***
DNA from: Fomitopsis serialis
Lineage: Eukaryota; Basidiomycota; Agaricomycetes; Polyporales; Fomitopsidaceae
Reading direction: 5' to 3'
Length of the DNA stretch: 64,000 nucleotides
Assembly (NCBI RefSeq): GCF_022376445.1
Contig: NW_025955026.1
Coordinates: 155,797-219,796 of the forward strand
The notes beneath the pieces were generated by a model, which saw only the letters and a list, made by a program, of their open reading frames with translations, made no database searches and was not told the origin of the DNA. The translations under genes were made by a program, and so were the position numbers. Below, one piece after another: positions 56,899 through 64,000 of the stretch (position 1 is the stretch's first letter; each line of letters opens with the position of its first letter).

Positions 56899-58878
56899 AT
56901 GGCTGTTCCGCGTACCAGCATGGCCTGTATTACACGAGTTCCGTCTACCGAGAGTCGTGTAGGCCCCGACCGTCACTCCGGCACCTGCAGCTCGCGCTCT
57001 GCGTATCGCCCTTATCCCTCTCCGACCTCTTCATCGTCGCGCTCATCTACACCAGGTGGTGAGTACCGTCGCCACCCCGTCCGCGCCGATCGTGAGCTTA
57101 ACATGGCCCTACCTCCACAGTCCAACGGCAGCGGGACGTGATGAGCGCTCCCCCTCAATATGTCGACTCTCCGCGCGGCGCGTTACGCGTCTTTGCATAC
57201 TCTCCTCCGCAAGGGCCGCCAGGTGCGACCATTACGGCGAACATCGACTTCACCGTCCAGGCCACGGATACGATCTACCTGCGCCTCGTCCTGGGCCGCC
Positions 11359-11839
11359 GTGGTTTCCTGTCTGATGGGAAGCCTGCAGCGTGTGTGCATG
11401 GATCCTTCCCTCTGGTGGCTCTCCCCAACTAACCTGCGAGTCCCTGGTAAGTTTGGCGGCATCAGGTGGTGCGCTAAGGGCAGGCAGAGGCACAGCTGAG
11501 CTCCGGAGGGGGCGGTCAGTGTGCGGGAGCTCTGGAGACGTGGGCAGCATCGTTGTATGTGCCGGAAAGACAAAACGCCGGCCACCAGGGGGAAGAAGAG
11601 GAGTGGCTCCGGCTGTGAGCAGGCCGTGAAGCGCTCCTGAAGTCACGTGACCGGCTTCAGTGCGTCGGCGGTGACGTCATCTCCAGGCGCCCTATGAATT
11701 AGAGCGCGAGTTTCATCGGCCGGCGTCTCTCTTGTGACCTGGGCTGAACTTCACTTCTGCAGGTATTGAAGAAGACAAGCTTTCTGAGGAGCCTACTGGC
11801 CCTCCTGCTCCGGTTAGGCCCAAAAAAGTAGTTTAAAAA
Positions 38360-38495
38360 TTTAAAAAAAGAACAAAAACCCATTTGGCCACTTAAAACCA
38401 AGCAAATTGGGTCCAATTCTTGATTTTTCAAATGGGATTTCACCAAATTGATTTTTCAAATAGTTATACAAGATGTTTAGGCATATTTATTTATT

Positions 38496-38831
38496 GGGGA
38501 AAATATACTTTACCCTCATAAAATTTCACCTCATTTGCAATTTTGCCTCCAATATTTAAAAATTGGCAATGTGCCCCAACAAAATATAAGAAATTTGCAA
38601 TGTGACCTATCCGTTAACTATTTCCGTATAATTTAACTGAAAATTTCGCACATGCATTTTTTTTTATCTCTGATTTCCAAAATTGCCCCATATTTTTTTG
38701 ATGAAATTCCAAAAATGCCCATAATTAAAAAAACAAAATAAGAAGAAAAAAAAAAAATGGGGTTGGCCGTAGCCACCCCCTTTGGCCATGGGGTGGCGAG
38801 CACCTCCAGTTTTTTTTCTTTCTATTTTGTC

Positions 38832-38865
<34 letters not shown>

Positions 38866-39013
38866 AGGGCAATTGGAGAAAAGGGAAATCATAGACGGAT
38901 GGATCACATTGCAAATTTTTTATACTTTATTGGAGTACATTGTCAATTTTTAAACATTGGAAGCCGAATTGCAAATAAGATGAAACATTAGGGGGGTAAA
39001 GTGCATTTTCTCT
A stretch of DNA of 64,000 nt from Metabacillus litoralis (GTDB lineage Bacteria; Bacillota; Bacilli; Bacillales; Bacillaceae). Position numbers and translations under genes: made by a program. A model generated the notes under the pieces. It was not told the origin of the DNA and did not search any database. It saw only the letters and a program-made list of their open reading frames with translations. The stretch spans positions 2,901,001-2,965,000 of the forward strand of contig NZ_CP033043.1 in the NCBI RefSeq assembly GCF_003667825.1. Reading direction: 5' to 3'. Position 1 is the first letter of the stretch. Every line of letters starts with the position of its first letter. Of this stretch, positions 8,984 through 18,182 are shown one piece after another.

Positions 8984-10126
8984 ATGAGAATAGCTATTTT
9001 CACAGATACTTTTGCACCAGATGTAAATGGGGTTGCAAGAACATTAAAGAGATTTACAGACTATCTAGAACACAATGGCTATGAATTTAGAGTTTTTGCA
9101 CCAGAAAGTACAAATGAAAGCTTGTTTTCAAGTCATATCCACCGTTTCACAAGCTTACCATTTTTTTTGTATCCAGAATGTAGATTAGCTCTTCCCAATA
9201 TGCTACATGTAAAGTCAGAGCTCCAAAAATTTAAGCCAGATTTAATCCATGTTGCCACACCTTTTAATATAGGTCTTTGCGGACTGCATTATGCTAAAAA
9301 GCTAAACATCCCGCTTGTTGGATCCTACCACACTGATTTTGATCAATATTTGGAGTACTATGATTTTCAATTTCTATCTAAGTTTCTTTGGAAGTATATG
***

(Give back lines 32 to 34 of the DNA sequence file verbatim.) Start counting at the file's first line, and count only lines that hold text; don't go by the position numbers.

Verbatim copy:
<34 letters not shown>

Positions 38866-39013
38866 AGGGCAATTGGAGAAAAGGGAAATCATAGACGGAT